Sohrab Darabshaw, contributes an Indian perspective on industrial metals markets to MetalMiner. This is part two of a three-part series on International production of rare earth elements.
When China’s Ministry of Commerce announced that it had scrapped quotas restricting exports of rare earth minerals and would replace them with a system of export licenses many thought this would open up new markets to previously tightly regulated Chinese REs.
The quotas had been in place since 2000. It was thought to be positive news for RE consuming nations such as Japan, the US and Taiwan. But the last word on that may be tied in to the announcement of yet another new RE policy by Beijing, likely to come in mid-2015.
Not So Friendly Neighbors
India and Japan, two nations China has had a strained relationship with when it comes to REs, have teamed up to jointly explore new rare earths production.
As reported by MetalMiner, India is miles behind market leader China in the RE production department, yet is the second-largest producer of the rare minerals contributing 2,800 metric tons per year to domestic and world markets. China, on the other hand, produces 105,000 mt.
According to official figures revealed by the government of India in its parliament earlier this month, the total production of RE in India by state-owned Indian Rare Earths Limited (IREL) between 2009 and 2014 was 310.145 mt, and the total sale in the same period was 285.90 mt.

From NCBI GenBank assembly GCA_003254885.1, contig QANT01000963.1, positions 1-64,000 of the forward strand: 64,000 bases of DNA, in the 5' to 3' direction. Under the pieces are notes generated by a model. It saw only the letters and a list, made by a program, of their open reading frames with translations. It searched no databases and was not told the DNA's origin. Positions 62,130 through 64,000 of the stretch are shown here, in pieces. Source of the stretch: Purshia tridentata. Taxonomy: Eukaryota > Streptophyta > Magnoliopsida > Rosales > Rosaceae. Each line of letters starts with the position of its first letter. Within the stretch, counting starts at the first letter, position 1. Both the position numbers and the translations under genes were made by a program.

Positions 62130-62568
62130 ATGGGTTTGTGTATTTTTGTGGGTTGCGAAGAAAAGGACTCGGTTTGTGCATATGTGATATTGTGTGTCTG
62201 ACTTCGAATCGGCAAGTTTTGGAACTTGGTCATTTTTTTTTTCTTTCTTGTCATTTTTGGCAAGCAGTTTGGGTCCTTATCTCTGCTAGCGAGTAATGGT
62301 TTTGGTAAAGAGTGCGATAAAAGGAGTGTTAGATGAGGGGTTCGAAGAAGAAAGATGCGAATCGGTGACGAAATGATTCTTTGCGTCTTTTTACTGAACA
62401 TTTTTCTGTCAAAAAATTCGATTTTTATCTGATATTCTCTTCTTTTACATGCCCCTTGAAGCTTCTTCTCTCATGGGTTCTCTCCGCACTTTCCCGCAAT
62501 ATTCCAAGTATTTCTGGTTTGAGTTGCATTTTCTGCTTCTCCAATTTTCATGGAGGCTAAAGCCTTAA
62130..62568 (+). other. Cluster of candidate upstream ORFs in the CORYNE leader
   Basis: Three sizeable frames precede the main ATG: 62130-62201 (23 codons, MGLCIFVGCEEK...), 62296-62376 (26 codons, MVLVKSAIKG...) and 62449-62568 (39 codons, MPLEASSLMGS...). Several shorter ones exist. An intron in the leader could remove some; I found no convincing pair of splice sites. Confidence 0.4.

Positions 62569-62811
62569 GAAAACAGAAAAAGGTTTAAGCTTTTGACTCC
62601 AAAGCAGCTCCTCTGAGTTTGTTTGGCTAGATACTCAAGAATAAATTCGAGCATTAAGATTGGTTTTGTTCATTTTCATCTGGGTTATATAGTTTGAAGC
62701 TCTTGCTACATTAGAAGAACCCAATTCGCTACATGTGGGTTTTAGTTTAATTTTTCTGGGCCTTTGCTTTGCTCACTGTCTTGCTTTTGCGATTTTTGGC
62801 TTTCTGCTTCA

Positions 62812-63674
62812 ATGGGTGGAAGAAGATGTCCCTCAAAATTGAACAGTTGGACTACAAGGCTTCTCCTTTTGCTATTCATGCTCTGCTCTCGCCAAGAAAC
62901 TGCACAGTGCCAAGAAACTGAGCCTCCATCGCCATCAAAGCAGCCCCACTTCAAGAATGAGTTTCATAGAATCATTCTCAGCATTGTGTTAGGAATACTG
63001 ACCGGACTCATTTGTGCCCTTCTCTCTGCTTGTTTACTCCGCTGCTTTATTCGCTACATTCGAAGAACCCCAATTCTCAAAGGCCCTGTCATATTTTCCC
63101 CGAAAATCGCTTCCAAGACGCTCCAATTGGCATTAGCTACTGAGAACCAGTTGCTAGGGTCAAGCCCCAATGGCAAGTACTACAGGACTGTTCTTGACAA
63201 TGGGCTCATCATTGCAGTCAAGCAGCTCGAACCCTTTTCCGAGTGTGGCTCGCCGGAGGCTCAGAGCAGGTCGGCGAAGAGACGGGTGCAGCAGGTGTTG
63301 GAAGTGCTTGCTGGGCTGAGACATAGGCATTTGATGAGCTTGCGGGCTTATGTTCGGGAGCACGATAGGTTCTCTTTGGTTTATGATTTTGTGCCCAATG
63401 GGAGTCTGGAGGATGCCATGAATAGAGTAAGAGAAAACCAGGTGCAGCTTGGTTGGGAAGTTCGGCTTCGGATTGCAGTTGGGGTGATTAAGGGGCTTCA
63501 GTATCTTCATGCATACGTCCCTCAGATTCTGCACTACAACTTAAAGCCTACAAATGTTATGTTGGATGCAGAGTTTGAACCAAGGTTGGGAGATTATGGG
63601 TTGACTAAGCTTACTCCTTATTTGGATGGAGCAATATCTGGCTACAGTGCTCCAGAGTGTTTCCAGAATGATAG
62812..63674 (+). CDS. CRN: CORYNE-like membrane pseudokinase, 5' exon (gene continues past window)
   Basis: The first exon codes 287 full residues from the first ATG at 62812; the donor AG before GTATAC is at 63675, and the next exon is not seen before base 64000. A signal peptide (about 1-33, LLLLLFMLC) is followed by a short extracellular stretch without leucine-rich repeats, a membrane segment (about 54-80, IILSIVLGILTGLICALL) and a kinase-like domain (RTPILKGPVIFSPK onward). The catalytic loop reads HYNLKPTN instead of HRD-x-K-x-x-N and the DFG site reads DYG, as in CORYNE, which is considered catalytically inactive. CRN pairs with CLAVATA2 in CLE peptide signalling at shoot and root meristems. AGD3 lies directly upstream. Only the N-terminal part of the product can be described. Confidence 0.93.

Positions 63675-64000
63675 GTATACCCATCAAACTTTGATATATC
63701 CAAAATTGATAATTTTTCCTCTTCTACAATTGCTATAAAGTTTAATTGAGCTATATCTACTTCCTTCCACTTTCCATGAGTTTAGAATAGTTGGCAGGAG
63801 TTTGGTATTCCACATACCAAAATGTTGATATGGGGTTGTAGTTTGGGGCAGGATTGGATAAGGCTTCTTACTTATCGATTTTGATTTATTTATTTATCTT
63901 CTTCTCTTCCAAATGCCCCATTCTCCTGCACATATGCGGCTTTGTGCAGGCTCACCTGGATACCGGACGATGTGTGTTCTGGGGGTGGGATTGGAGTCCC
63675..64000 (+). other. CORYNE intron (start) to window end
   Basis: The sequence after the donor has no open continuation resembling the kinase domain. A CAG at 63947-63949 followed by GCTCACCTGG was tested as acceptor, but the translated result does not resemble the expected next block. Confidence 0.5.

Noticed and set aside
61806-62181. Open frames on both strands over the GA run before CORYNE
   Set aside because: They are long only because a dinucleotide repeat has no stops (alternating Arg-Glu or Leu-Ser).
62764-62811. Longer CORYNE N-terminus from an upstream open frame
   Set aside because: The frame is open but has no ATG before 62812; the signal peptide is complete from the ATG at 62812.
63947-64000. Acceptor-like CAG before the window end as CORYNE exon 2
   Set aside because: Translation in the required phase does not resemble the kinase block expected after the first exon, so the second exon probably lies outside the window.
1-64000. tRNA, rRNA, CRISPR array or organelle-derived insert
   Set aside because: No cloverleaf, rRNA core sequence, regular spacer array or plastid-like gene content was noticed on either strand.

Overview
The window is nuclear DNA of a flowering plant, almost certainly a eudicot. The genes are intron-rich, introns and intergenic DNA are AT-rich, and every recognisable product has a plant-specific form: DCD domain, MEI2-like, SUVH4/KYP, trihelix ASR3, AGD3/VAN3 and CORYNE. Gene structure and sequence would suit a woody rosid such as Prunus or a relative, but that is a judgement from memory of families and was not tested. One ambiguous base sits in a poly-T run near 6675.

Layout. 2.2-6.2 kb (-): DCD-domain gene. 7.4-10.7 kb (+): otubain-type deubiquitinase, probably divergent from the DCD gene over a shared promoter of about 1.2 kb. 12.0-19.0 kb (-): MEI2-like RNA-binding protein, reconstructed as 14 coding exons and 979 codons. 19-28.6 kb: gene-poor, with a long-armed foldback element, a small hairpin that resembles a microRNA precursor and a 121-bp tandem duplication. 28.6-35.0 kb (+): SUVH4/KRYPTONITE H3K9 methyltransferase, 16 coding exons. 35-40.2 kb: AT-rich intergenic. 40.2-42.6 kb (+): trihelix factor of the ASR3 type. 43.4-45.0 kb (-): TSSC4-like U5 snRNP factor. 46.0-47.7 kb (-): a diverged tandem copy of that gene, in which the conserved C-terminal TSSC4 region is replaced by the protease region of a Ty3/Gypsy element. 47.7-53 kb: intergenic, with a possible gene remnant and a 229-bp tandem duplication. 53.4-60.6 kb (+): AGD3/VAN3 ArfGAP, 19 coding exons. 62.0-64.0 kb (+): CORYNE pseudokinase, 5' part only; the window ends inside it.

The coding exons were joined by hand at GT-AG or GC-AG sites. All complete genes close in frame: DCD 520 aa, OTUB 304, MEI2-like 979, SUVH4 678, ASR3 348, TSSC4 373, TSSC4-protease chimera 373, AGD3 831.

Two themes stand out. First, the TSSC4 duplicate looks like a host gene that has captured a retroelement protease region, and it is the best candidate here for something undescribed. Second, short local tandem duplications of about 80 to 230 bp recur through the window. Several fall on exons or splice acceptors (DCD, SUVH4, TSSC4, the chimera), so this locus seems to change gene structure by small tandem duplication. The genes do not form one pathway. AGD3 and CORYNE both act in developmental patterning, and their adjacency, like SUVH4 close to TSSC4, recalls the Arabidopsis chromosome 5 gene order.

But IREL has set up a new 10,000 mt per year monazite processing plant (MoPP) at its Orissa Sand Complex (OSCOM) in the province of Odisha. It is expected to produce 11,000 mt per year of mixed rare earths chloride (MRECL), equivalent to 5,000 mt of rare earths oxide (REO) at its full capacity and it is in its final stage of commissioning.
This production capacity is about 3% of the current global production of REO, which is estimated at 130,000 mt per year. Not only that, the government revealed that IREL had developed technology to produce separated rare earths oxides (SREOs) of various purities up to their very high pure form from MRECL and this facility in the southern State of Kerala is also under commissioning and close to opening.
China may find itself suddenly surrounded by nations who are bent on creating an alternative supplier market for REs.
China Not Giving Up Without a Fight
Last week came the news that China’s more than 100-day probe of the Indian Ocean floor, right under the nose of India, revealed a massive trove of minerals, including precious metals such as gold and silver, and maybe even REs. In 2012 China had obtained approval from the International Seabed Authority to explore the seabed region in the Indian Ocean for as many as 15 years, much to India’s consternation.
China did something similar in 2001 by earning exclusive rights to explore a 28,958 square-mile of seabed for polymetallic nodule ore deposits in the Pacific Ocean.
The March 2015 edition of Roskill’s RE report said the global RE industry was expected to undergo “significant changes” by the end of 2015 as new sources of supply come online.